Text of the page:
By applying mindfulness to your training, you tap into a powerful mind-body connection that not only optimizes sporting performance, but more importantly, boosts happiness both on and off the running trails. In her new book Mindful Running, established health and fitness journalist Mackenzie L. Havey taps a wide range of sources, from weekend warriors, to Olympic runners, to coaches, neuroscientists, sports psychologists and meditation experts to examine how training mental fitness through mindfulness can enhance your running practice and lead to a more contented existence.
A lifelong runner and coach with a graduate degree in Kinesiology and training in mindfulness, Havey recounts her personal practice of meditative running and the influence it has had on her life, as well as the stories of a number of notable athletes and personalities. Their words underscore what the research has discovered: Mindfulness changes the very structure of the brain. Paired with physical training, mindful running has the potential to give you an edge when you're out logging miles, as well as help you hone your the ability to exist in the present, endure challenges and hardship with ease and find greater happiness in all things big and small. Mindful running is a total body and mind fitness regime.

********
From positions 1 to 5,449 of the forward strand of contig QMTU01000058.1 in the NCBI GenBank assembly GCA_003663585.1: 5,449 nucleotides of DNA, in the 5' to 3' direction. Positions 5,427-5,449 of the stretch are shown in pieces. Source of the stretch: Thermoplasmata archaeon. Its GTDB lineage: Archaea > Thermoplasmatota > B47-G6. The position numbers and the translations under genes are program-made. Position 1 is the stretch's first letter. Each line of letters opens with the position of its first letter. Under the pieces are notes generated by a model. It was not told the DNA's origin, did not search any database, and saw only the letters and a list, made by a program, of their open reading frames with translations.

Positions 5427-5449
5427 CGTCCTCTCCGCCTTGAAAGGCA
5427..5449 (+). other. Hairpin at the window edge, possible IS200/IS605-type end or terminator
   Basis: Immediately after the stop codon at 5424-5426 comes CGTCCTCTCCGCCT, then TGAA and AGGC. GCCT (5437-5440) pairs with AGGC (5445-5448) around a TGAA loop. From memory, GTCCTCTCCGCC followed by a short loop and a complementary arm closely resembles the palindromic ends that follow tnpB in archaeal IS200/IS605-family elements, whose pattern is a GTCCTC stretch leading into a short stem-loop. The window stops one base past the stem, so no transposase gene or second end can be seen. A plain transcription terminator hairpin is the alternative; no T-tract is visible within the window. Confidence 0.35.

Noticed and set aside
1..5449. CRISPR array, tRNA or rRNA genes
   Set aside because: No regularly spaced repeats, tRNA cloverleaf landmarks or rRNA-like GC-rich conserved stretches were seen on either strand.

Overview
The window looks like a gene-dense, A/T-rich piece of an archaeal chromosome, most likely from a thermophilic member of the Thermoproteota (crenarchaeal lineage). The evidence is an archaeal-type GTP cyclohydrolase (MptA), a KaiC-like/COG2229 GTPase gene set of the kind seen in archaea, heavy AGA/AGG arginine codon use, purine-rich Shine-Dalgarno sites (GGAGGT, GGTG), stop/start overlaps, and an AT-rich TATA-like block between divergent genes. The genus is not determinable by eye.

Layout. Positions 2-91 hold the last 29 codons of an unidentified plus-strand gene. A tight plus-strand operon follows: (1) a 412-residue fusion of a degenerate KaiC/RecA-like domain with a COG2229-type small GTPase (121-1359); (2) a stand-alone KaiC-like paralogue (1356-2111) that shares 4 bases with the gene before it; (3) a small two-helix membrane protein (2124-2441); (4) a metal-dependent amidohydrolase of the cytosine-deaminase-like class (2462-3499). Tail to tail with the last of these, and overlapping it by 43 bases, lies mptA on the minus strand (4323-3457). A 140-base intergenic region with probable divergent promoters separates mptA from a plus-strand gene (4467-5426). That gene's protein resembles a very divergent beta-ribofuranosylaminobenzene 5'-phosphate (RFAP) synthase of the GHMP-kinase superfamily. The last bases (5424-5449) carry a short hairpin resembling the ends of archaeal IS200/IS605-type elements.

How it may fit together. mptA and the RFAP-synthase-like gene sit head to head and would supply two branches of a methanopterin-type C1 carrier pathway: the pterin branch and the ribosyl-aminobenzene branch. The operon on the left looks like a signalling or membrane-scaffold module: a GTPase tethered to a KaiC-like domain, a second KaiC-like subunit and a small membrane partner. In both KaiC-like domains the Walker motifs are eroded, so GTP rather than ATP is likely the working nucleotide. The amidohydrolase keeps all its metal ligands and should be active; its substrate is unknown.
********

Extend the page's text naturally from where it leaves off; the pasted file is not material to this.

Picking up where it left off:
Regardless of where you’re at in your running practice, the Mindful Running process is the same: We focus in on the body, mind, and surroundings and begin to notice what thoughts, feelings and sensations exist in that moment; we fathom that information, consider how it all fits together from a holistic standpoint, and decide if we need to make adjustments; and when we follow these steps we enter flow, a state that embodies present moment awareness, concentration, confidence, optimal performance and joy.
Athletes interviewed and featured in Mindful Running include: Deena Kastor, Meb Keflezighi, Mary Wittenberg, Ryan Hall, Liz Yelling, Alexi Pappas, Liam Adams, Sarah Attar, Kim Conley, Dean Karnazes, Timothy Olson, Sarah Piampiano, Linsey Corbin, Becky Wade and others.
Additional interviews with experts in a variety of fields include thought leader in the science of self-mastery Judson Brewer, sports psychologist Gloria Petruzzelli, neuroscientists Tracey Shors and Fadel Zeidan, "brain hacker" Leslie Sherlin, and mindfulness researcher and professor of medicine Rick Hecht among others. In addition to their brilliant work in their respective disciplines, they are also all mindful runners.